World Watches: A Guide To Japanese Watches | The Watch Hut
Casio men's G-Shock Gravity Defier alarm chronograph radio controlled watch (RRP £310)
Swiss watches may get all the attention but Japanese brands have put up stiff competition over the decades, carving out an entirely unique watch heritage of their own.
Here, we'll tell you everything you need to know about Japanese watches, from what makes them different to which brands rule the Japanese watchmaking scene, so you'll know exactly why one of these innovative timepieces deserves a place on your wrist, or in your collection.
A brief history of Japanese watches
Seiko ladies' Japanese quartz watch (£299)
The Japanese watchmaking tradition can be traced back several centuries, but it wasn't until the 1960s that Japan started to make a lasting impression in the watch world.
While Switzerland had dominated the luxury watch industry for hundreds of years with its highly-esteemed timepieces, Japan offered people something different. After embracing quartz movement technology, Japanese brands began to sell their products to the mass market - which caused quite a stir in Switzerland, where watchmakers were still wary of using the new electronic style of movement!
The almost-futuristic accuracy and affordable price tags attached to Japanese watches became popular, turning the trend into an institution. Throughout the '70s and '80s it seemed everyone was wearing a quartz movement watch by a brand from Japan, giving Japanese watches a permanent place in the global watch market.
What makes a Japanese watch so special?
Citizen ladies' Eco-Drive watch (RRP £289)
Unlike Swiss watches, there aren't any strict rules as to what makes a watch 'Japanese', other than it needs to be made in Japan. The main characteristics being movement and affordability.
Originally, Japanese watches employed quartz movement, which uses an electronic battery to run the watch, providing a more precise and easy-to-use alternative to the traditional automatic and mechanical Swiss movement.
Since the popular uptake of quartz movement, Japanese brands have further embraced modern technology and now use everything from solar to kinetic perpetual movement to power their watches.
The leaders of the Japanese watch world
There are several leading brands that are associated with Japanese watch heritage, and each has its own unique approach to design. We've outlined some of the most famous names, and showcased one of our favourite watches from each brand, to help you find a Japanese watch that suits your style.
Innovation and accuracy are at the heart of the Seiko philosophy. It uses the most up-to-date technology to create modern timepieces that have an almost futuristic quality, earning it a reputation for extreme precision.
Men's Seiko Titanium Kinetic watch (RRP £299)
The Titanium Kinetic watch (RRP £299) is a perfect example of the Seiko philosophy. An analogue watch powered by kinetic perpetual movement, it boasts utmost accuracy and precision, ideal for keeping time at work and play.
The stainless steel case and slick black face give it a sporty finish, and the 100m water resistance proves that it's not afraid to get active. It looks just as stylish with a business suit as it does with dark wash jeans and trainers, for an easy transition from work to play.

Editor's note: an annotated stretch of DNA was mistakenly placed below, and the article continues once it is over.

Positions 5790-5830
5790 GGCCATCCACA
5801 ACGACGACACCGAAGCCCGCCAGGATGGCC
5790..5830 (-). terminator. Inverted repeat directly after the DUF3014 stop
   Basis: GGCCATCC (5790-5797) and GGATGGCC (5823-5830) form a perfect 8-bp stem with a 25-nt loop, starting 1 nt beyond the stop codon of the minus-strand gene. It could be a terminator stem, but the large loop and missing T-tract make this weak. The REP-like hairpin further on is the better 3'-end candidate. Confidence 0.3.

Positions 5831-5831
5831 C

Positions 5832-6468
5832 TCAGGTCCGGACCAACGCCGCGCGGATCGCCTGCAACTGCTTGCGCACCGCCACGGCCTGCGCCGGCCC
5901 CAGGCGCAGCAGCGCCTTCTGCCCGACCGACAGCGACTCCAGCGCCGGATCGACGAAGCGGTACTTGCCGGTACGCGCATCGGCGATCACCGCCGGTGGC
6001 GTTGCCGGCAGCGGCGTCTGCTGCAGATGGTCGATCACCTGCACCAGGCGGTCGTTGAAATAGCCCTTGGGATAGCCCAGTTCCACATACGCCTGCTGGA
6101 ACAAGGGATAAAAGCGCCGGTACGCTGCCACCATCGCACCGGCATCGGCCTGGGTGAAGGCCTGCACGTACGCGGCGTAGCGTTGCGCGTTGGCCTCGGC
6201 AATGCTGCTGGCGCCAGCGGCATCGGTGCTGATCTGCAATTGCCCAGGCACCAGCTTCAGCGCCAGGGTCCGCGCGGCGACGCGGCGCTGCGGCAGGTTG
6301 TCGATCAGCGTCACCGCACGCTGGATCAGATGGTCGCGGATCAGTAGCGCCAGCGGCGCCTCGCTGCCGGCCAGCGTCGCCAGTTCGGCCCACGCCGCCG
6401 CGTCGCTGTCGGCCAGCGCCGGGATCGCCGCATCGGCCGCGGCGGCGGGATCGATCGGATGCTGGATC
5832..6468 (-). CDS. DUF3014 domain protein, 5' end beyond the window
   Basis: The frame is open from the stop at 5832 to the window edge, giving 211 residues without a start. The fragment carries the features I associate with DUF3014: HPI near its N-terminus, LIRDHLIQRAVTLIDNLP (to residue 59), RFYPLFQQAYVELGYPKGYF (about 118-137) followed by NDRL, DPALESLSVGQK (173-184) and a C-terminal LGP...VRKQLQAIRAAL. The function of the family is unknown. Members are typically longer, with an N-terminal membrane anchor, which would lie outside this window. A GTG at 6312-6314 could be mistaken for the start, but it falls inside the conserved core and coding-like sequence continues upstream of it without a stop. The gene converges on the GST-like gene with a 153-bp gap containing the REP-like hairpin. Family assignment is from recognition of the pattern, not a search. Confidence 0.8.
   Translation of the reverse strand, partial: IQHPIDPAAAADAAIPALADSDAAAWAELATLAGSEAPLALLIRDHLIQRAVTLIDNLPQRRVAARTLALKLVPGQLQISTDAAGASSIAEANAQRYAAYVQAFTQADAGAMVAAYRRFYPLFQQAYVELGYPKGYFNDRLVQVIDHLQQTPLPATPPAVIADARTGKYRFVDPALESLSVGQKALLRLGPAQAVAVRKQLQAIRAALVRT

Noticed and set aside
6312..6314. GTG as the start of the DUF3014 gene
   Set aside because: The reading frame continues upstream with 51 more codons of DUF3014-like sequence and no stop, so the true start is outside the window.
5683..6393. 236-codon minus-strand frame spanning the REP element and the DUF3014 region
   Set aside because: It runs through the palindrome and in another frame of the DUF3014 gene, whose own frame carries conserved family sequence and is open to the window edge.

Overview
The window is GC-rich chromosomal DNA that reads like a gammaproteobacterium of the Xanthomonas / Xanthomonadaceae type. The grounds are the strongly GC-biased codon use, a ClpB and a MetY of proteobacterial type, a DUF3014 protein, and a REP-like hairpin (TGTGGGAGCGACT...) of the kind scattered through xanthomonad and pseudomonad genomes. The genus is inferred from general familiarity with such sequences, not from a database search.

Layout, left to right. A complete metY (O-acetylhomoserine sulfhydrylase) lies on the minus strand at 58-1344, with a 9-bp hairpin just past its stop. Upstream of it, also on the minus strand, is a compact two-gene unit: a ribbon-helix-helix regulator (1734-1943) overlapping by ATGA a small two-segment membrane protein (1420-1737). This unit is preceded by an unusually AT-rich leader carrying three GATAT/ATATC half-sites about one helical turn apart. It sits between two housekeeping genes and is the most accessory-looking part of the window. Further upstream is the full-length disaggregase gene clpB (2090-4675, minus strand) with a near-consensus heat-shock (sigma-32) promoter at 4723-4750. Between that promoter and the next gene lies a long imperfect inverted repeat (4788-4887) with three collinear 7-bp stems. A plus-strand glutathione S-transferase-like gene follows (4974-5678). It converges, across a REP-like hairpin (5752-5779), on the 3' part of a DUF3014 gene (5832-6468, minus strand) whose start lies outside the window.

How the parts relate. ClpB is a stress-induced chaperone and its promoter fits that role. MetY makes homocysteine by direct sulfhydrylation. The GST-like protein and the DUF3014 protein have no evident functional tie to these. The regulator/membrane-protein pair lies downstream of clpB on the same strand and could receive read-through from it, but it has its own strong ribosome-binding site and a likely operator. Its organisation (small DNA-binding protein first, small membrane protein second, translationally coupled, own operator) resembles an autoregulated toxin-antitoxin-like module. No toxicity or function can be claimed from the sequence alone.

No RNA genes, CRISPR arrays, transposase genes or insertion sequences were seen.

Always striving to be ahead of the curve, Citizen was the first brand to harness the power of light and use it to make its watches work. Famous for its signature Eco-Drive feature, which eliminates the need to replace batteries, Citizen blends innovation with cutting-edge design, to create clever and beautiful timepieces.
Men's Citizen Chronograph Eco-Drive watch (RRP £289)
The Citizen Chronograph Eco-Drive watch (RRP £289) is a sleek and sophisticated example of the brand's confident approach to design. Made from hardy black ion-plated steel, it has a distinctively masculine edge, backed up by ultra-smart Eco-Drive movement and 100m water resistance.
Effortlessly cool, it will add an extra layer of suave to slim cut business suit. Alternatively, pair it with black jeans and a t-shirt to give your weekend getup a rebellious twist.
Casio has led a technology revolution from the release of the first electronic compact calculator to the iconic keyboards that dominated the charts in the 1980s and '90s. And its watches haven't done too badly either - from simple digital timepieces to the ultra-innovative Casio G-Shock, they are a prime example of the innovative spirit behind the Japanese watch tradition.
Women's Casio Baby-G Alarm Chronograph watch (RRP £110)
Designed to give a bubblegum-sweet twist to the hardy G-Shock, the Casio Baby-G range took the '90s by storm. Durable and irresistibly fun, the Casio Baby-G Alarm Chronograph watch (RRP £110) is made from stainless steel and 100m water resistant, capturing the classic Casio innovation packaged within a sunshine yellow exterior.
Available in a spectrum of bright colours and patterns, you can indulge in a bit of retro throwback fashion and pair the Baby-G with a crop top and baggy jeans, or channel the Fresh Prince of Bel-Air with your absurd printed jumper.
With innovative technology and plenty of personality it's easy to see why Japanese watches are among the most popular in the world. Check out the Japanese watches we have at The Watch Hut to find your perfect, futuristic match.